Working is beneficial to everyone

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Dear Department for Work and Pensions,

Iain Duncan-Smith regularly refers to what he regards at the benefits of working to justify his approach to reclassifying people who are unable to work as now fit for work. He cites research to support this view, but I am concerned that he and DWP only quotes selectively from the research and chooses to overlook the provisos this research contains.

In VTR3452 you have stated:
“We know that many people with disabilities or health conditions want to work, and are committed to identifying people for the correct support to get back to work and avoid ending up on long-term sickness benefits”, which means that the ‘system’ has in some way stopped disabled people who want to work from looking for a job. This is intended to make DWP sound no more than a “facilitator” helping people to achieve their own ambitions, rather it coercing people into work who are not capable of doing it.

Q1: What aspects of the ‘system’ were presenting this barrier? The fact that there was no WCA did not prevent people job hunting if they so wished – the only barriers were enough genuinely supportive employers and work that had been suitably adapted. The existence of equality legislation does NOT in itself guarantee compliance.

Q2: What evidence is there to support the phrase “MANY people” (implying the vast majority) rather than say “some people”. The report quoted does not make this clear.
The report referenced (http://www.dwp.gov.uk/docs/hwwb-is-work-...) does in fact conclude that
“The likely benefits (of work) outweigh any potential risks, it equally points out that this statement is very much “In general, provided due care is taken to make jobs as safe and ‘good’. [It explains ‘good jobs’ as those “with appropriate accommodations and adjustments”], clearly recognising that “normal” (unadjusted) jobs will not be suitable. It emphasises this key point in also saying:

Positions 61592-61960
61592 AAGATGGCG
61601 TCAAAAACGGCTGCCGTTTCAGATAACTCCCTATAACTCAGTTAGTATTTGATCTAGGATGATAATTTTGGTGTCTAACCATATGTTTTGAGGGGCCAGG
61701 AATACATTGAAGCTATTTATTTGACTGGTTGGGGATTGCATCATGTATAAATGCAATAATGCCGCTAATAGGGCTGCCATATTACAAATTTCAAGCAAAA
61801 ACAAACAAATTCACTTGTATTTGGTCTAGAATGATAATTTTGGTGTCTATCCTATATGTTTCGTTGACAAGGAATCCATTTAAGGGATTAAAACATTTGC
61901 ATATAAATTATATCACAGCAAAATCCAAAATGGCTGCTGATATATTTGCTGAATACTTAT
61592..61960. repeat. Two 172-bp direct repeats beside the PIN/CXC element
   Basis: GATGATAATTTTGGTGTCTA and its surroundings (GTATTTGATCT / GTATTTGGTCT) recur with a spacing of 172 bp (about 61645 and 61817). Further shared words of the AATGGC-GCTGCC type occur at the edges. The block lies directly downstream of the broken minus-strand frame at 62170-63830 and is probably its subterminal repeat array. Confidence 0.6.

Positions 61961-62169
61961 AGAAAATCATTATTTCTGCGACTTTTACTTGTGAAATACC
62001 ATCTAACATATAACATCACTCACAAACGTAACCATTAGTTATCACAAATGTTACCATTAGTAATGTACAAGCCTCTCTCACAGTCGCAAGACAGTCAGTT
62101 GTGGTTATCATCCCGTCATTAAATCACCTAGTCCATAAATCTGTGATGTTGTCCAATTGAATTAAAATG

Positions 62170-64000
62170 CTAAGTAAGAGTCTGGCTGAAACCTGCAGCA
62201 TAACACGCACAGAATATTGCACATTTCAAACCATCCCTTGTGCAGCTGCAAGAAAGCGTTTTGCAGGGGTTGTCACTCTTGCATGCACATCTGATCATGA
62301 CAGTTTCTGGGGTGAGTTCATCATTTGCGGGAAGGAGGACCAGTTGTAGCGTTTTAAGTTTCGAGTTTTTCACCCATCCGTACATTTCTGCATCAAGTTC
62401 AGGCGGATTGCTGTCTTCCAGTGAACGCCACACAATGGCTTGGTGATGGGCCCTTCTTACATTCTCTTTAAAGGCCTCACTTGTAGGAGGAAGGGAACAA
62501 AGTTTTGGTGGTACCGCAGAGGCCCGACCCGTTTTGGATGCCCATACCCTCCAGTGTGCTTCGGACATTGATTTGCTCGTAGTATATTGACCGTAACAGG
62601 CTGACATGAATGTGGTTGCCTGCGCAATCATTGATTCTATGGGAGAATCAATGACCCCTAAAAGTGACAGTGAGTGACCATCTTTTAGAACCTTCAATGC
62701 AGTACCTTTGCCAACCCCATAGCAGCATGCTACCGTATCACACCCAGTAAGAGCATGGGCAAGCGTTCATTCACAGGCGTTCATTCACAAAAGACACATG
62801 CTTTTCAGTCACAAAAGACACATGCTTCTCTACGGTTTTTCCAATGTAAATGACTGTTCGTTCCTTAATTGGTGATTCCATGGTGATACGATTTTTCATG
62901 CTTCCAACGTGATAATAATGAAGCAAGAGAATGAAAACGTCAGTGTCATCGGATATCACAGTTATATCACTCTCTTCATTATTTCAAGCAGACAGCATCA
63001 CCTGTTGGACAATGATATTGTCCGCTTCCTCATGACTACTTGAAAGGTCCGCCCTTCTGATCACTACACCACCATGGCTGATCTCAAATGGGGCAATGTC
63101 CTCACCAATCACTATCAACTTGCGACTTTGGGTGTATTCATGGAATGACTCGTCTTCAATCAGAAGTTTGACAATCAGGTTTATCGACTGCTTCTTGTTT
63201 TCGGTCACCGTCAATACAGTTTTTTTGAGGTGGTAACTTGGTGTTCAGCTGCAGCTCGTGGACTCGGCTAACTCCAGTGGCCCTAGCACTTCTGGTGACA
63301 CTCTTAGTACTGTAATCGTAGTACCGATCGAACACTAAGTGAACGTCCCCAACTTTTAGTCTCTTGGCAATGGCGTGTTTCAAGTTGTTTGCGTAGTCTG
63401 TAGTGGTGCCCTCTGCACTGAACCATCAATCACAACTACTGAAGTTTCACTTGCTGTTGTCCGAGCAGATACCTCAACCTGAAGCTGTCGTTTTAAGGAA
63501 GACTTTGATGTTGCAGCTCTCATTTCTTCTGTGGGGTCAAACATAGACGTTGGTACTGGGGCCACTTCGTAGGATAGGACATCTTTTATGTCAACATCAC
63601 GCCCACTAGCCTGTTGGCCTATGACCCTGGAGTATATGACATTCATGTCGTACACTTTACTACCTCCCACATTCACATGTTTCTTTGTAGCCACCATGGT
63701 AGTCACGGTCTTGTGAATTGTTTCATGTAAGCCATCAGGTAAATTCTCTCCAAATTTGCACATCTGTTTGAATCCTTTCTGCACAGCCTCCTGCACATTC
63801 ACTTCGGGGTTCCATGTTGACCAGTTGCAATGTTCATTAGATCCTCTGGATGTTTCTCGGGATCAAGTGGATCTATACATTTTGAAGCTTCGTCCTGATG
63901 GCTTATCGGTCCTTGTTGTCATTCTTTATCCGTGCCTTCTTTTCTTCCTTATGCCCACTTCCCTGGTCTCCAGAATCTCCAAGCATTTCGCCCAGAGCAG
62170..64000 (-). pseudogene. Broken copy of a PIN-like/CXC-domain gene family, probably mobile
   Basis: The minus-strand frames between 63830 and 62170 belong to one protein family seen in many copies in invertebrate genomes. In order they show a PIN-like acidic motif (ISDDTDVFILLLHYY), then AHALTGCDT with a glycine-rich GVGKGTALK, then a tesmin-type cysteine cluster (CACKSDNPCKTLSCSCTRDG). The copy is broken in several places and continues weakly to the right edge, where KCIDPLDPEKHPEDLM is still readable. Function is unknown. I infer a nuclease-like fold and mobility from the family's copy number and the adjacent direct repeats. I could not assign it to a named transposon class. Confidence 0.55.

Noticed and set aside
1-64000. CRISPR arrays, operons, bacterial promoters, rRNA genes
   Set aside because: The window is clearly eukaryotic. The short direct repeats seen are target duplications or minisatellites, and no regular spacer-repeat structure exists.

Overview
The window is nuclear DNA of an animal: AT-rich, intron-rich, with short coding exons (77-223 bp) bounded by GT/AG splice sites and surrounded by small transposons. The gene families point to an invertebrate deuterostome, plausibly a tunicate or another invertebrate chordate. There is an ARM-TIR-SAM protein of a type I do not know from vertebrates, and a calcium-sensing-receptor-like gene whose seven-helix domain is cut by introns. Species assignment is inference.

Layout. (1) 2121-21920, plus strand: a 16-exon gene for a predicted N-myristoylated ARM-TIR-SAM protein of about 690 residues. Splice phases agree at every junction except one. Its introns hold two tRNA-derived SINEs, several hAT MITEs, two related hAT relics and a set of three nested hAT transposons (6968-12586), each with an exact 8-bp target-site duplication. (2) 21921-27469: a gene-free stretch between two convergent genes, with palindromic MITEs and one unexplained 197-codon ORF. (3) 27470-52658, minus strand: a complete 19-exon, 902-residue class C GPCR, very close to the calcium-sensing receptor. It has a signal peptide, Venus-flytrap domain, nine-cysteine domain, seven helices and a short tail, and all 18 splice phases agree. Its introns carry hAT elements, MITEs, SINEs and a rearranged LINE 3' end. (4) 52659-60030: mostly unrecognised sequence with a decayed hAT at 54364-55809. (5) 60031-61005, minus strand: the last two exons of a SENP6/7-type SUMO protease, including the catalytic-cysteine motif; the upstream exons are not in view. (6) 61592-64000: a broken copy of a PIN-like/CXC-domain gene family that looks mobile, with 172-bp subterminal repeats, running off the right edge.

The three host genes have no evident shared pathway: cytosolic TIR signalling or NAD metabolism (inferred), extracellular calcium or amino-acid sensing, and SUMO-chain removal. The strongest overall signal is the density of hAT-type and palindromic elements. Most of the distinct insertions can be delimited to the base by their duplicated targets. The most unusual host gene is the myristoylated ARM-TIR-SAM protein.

“The provisos are that account must be taken of the social context, the nature and quality of work, and the fact that a minority of people may experience contrary effects. Jobs should be safe and should also be accommodating for sickness and disability”. I would like to see the effort DWP has put into creating these ‘special’ jobs – putting the horse correctly before the cart as it were.

Q3: What evidence is there of the additional steps you have taken to ensure jobs are safe and ‘good’? Again legislation in itself does not guarantee compliance and DWP would have responsibly established true levels of compliance prior to proceeding with a plan based heavily on this assumption. Note I am looking for independently established, conclusive evidence, NOT just a DWP opinion.

This report also contains a number of qualifications not mentioned in the VTR3452 response or generally by DWP:

• There is a disclaimer pointing out that the views in the report are not necessarily shared by DWP, yet you are referencing its findings.

Q4: Please clarify; do you accept its findings in full or not? If not, where are DWP’s provisos recorded?

• The report states “Although the broad conclusions of this review are clear, several important issues need further clarification” and 7 such issues are listed.

Q5: What information is available to show that DWP has rigorously pursued these issues alongside the qualified conclusions the report draws?

The report does not claim that its conclusions apply to everyone and does point out that inappropriate application of its conclusions can have dire consequences.

Q6: Where is the risk analysis recorded that considered the consequences of declaring someone FFW whose health as a result deteriorated, perhaps resulting in early death?

Yours faithfully,

J Newman

DWP LS FOI, Department for Work and Pensions

1 Attachment

Dear Mr Newman

Please find attached response to your recent FOI request.

<<FoI 4149 4121 Newman.pdf>>

Regards

Central FOI Team

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